Monday , 27 January 2020
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In an effort to become one of Latin America’s leading Pacific ports, Ecuador’s Port of Guayaquil has been gearing up to increase its capacity, modernise its facilities and improve its competitiveness through privatisation. Currently ranked No 11 in the Latin America and Caribbean region, the port is Ecuador’s most important, handling 70% of the country’s total cargo and 93% of its container volumes.

ICTSI wins Guayaquil concession

Guayaquil offers year-round service and is open 24 hours a day. Its facilities include a container terminal with four 600 ft (183 m) berths and nearly 3m sq ft (280,000 sq m) of paved container area.

On March 23, 2007, the presidential website reported that the Guayaquil Port Authority (APG) had awarded the concession for the Guayaquil port to Philippines firm International Container Terminal Services Inc (ICTSI). ICTSI’s financial offer surpassed the board’s expectations and was higher than the one submitted by the Hutchison group to obtain the concession for the country’s Port of Manta.

ICTSI has offered APG US$10.43 per container handled, which is over 73% higher than the US$6.00 set in the bidding rules. At Manta, the concessionaire pays US$5.00 per container. The Philippine company also offered a set payment of US$8m/year and will invest some US$150m in upgrading the port.

“The award comes as a relief to Ecuadorian authorities – not only because the process was repeatedly delayed due to the presidential elections last year, but also because it is a good sign of political and industrial stability, as the process was launched during one administration and brought to fruition in the next,” said APG official Walter Martínez.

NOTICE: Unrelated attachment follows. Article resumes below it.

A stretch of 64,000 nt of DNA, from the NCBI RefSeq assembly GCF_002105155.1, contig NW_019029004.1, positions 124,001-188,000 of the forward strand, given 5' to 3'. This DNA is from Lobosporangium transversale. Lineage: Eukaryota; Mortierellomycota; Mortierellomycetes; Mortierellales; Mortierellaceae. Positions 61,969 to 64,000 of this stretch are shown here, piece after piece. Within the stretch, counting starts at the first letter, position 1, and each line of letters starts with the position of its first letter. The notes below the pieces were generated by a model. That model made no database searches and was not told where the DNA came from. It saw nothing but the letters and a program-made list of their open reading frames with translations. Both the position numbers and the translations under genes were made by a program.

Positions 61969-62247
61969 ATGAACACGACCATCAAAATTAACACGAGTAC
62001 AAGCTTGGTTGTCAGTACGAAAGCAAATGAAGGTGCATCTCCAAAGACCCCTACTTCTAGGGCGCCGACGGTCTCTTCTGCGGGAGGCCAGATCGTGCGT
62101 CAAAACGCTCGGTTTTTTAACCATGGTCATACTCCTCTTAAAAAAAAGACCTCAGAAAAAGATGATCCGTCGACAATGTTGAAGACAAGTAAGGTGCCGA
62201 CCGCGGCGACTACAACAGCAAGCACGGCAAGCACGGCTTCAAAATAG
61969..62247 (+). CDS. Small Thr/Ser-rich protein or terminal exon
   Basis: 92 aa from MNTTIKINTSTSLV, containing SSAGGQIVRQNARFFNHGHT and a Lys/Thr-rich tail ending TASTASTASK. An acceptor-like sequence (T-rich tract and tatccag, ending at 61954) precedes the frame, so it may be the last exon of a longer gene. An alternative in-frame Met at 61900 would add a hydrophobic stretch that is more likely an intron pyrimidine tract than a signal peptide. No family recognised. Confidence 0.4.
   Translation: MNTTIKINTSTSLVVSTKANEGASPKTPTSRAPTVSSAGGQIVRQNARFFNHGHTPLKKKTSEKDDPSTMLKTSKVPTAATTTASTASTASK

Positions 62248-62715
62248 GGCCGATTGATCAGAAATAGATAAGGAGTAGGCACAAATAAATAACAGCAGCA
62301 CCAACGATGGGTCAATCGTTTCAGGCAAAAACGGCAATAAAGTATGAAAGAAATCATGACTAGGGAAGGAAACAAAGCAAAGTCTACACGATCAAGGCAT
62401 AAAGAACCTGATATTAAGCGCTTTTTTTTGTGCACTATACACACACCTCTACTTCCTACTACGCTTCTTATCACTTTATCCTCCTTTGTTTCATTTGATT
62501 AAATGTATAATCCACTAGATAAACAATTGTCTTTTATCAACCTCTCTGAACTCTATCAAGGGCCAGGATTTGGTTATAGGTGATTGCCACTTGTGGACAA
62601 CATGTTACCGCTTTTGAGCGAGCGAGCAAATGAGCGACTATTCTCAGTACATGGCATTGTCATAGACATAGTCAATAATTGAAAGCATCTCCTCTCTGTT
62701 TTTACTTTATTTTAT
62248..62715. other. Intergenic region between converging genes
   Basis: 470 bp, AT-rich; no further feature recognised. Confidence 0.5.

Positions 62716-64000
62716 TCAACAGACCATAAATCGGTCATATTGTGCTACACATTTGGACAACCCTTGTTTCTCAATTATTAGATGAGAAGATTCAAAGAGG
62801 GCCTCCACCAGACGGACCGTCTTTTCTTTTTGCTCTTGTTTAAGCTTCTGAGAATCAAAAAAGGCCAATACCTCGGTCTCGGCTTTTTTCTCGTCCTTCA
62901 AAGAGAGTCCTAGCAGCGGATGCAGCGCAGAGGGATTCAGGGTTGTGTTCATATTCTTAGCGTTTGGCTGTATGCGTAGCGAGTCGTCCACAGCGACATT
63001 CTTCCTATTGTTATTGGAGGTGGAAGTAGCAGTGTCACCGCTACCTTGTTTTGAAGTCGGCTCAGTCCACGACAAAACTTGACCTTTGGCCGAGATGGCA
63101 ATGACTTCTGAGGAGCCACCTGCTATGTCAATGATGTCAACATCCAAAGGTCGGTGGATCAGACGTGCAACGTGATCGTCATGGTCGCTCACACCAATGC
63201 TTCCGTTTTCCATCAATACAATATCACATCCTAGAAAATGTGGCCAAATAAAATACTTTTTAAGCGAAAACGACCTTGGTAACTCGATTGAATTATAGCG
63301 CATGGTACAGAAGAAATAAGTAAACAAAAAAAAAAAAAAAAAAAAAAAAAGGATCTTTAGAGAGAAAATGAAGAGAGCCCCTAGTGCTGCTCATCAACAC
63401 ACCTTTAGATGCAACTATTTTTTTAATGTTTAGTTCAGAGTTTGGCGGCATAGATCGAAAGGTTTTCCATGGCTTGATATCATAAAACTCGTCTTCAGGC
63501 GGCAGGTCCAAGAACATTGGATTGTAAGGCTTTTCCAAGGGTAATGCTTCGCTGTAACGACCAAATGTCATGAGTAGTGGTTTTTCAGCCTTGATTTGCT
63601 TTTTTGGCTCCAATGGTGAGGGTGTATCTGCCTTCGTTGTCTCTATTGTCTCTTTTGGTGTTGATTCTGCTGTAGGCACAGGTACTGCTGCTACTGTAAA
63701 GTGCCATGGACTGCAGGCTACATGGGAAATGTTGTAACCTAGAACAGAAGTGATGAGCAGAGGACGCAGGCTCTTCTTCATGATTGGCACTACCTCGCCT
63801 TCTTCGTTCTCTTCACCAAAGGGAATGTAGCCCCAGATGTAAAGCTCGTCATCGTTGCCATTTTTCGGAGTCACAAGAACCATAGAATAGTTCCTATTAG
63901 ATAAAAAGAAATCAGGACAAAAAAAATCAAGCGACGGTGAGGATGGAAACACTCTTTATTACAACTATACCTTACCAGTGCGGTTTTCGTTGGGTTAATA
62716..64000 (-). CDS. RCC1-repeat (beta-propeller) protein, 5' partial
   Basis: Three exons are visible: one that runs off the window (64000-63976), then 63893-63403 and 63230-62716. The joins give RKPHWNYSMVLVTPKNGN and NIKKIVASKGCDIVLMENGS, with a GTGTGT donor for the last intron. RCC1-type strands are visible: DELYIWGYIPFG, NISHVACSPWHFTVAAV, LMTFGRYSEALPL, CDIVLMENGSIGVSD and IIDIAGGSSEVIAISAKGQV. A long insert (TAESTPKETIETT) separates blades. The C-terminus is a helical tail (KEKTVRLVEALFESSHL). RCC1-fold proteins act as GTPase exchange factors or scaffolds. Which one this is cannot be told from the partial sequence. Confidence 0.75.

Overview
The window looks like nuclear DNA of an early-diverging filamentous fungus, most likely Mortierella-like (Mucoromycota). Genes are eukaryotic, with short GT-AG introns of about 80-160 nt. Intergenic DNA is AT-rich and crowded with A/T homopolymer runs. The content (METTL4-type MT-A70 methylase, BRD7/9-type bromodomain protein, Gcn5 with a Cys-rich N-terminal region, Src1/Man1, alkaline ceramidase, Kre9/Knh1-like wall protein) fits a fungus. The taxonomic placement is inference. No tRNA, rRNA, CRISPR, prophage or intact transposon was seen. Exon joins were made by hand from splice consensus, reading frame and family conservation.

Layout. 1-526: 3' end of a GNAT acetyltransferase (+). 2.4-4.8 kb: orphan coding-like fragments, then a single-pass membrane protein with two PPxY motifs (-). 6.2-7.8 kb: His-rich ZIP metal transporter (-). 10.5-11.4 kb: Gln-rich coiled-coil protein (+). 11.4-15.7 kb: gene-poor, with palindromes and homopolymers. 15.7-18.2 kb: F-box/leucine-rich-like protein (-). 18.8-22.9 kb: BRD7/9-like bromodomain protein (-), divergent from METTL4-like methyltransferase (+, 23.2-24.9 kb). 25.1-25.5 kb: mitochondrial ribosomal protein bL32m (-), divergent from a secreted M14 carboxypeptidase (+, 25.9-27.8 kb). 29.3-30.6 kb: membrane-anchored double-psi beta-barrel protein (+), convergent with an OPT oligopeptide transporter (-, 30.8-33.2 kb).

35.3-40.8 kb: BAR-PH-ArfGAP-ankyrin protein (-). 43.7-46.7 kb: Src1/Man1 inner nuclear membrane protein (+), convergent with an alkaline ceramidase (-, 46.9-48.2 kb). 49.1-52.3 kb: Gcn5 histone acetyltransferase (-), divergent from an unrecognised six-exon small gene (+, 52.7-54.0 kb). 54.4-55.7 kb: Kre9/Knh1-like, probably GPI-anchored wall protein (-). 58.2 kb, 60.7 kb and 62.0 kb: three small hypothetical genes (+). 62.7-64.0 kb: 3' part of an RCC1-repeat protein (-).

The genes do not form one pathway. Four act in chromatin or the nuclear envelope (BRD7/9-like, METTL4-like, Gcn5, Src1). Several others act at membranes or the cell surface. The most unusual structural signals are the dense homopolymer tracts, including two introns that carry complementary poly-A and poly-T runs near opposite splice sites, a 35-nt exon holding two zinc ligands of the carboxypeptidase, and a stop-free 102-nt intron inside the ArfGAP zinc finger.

“ICTSI is expected to start controlling the port in three to four months, once the necessary paperwork is done,” he added. APG will then be responsible for making sure the port’s development plan is carried out as expected, as it currently does with Andipuerto, the concessionaire for the port’s bulk terminal.

ICTSI, in a strategic alliance with Singapore’s PSA International, was the only entity to submit an offer for the concession last December. A second consortium – consisting of local company Transagent, Chilean companies Inversores Cosmos and Empresas Navieras and German firm HHLA Container Terminal – decided to withdraw from the process, allegedly due to a lack of transparency. According to Martínez, the resulting concession process proved the procedure’s total transparency.